Authorities trying to ID 14 killed in Texas crash

Associated Press Modified: July 23, 2012 at 8:46 pm •  Published: July 23, 2012
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McALLEN, Texas (AP) — With little more than photographs and fingerprints, authorities were trying to identify 14 suspected illegal immigrants who were killed when a pickup truck packed with nearly two dozen people crashed in South Texas in one of the nation's deadliest immigrant smuggling accidents.

The victims — men, women and children — were carrying toothbrushes, toothpaste and changes of socks and underwear but no identification. Authorities said the white Ford F250 was carrying 23 immigrants from Mexico, Honduras and Guatemala when it veered off a highway and crashed into trees Sunday night.

"It's the worst single-vehicle wreck I've worked in my 40 years in the funeral business," said Adrian Fulton, a local funeral home director who picked up the 11 people who died at the scene. Fulton estimated their ages from 8 to 30, and he said Homeland Security Investigations agents came Monday to photograph and fingerprint the dead.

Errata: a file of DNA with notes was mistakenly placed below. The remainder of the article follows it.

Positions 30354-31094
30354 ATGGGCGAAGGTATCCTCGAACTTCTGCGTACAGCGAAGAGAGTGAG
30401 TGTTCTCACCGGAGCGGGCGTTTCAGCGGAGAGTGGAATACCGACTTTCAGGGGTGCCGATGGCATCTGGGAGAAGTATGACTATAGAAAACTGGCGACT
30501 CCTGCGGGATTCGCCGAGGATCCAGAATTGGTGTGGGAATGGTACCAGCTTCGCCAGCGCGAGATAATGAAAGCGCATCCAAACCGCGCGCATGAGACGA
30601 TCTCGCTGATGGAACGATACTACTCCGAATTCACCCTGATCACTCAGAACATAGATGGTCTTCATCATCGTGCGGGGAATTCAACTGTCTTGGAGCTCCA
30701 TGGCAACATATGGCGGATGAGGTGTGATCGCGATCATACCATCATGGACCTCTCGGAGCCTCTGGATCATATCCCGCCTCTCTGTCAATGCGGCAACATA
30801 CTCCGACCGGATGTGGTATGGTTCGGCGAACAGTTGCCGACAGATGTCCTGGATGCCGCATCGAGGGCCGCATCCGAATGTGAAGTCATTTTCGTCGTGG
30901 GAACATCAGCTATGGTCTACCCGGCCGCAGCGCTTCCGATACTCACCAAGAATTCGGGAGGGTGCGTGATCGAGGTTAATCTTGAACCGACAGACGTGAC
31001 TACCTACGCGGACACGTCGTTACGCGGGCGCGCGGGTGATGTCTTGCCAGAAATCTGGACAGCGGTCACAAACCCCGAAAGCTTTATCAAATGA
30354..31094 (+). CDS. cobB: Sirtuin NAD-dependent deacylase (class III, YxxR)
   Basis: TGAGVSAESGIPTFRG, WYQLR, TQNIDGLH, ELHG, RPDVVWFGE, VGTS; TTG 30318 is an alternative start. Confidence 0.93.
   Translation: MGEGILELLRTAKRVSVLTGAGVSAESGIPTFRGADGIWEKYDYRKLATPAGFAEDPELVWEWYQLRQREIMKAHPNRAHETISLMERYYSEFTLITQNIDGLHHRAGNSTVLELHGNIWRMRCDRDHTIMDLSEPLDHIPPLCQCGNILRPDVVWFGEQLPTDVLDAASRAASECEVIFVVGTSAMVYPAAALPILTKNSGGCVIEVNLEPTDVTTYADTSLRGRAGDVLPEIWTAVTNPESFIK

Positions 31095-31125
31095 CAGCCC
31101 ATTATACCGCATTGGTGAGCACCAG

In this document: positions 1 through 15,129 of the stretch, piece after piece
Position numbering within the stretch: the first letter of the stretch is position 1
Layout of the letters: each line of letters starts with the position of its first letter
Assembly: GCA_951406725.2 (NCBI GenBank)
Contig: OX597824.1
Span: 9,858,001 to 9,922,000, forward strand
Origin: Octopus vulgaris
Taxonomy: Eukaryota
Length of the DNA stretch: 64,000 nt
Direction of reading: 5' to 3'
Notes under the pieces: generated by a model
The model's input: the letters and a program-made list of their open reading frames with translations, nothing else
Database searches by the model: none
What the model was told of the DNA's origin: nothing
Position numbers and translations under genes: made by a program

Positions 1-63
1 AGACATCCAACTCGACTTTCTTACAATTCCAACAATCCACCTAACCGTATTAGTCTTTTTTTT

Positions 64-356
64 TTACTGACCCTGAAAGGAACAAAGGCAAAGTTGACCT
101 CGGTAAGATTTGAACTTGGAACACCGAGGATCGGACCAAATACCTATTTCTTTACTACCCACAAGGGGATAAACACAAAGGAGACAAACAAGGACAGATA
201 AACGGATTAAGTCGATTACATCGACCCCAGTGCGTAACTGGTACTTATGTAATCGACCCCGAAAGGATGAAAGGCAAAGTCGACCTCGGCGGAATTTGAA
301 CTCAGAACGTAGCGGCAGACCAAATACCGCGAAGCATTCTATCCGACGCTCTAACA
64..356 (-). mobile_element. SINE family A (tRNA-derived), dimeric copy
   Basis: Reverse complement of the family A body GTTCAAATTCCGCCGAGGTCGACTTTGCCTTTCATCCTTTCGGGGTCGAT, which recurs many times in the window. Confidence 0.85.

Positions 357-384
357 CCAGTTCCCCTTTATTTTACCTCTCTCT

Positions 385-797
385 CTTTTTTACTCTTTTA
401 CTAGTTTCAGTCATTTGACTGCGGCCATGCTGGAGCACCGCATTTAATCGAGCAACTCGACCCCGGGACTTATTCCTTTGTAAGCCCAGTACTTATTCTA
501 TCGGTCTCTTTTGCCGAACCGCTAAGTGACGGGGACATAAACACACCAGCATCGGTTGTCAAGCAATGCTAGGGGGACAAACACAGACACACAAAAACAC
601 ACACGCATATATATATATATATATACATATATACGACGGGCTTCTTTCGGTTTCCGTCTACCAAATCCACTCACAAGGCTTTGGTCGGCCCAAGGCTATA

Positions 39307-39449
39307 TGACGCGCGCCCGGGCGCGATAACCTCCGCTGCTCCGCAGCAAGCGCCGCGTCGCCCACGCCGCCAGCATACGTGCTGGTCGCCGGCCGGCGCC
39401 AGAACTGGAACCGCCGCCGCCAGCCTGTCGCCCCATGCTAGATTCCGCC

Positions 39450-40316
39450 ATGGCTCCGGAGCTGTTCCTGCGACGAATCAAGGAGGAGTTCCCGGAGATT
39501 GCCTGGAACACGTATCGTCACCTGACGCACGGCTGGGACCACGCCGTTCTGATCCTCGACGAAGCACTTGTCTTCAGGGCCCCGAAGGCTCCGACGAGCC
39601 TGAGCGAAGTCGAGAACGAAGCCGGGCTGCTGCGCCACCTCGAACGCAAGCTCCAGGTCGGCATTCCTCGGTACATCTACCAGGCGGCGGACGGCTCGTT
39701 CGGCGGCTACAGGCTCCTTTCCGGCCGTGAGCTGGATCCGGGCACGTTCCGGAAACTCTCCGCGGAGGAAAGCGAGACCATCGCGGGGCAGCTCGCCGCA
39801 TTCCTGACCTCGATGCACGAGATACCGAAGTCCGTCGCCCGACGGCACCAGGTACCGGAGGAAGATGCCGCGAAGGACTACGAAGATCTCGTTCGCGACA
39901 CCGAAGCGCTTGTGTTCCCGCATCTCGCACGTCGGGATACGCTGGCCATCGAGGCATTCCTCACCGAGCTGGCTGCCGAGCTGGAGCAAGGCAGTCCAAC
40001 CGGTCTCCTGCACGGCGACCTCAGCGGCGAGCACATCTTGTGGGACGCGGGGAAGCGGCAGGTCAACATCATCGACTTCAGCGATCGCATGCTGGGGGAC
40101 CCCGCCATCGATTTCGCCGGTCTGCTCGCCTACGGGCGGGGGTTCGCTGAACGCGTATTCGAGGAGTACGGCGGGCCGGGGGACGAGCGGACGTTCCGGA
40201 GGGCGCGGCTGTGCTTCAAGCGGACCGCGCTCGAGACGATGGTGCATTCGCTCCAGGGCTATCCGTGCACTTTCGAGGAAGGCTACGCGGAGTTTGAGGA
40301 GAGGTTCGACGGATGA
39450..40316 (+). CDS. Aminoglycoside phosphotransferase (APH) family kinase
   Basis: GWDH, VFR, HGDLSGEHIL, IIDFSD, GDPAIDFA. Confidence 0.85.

Federal immigration agents are looking into the human smuggling aspect of the case, while public safety authorities are investigating the cause of the crash in Goliad County, about 150 miles northeast of the Mexican border. The crash scene is less than an hour's drive from the site of the nation's most deadly immigrant smuggling case, where 19 immigrants died in 2003 after being placed in a sweltering trailer.

Six of those who died in Sunday's crash were still inside the cab of the mangled vehicle and one was in the truck's bed when emergency crews arrived at the scene, said Texas Department of Public Safety spokesman Gerald Bryant. Others were scattered on the roadway and in a ditch between the pavement and the fence line where the truck stopped.

Bryant said he saw at least two young children among the dead.

"This is the most people I've seen in any passenger vehicle, and I've been an officer for 38 years," he said.

It is not uncommon for human traffickers to try to maximize profits by over-loading vehicles with illegal immigrants as they head north from the Texas-Mexico border. In April, nine Mexican immigrants died near the border when the teenage driver of their van crashed after fleeing Border Patrol. There were 18 people in that minivan.

In that case, six adults face a variety of federal charges and the 15-year-old driver was charged in state court with nine counts of murder.

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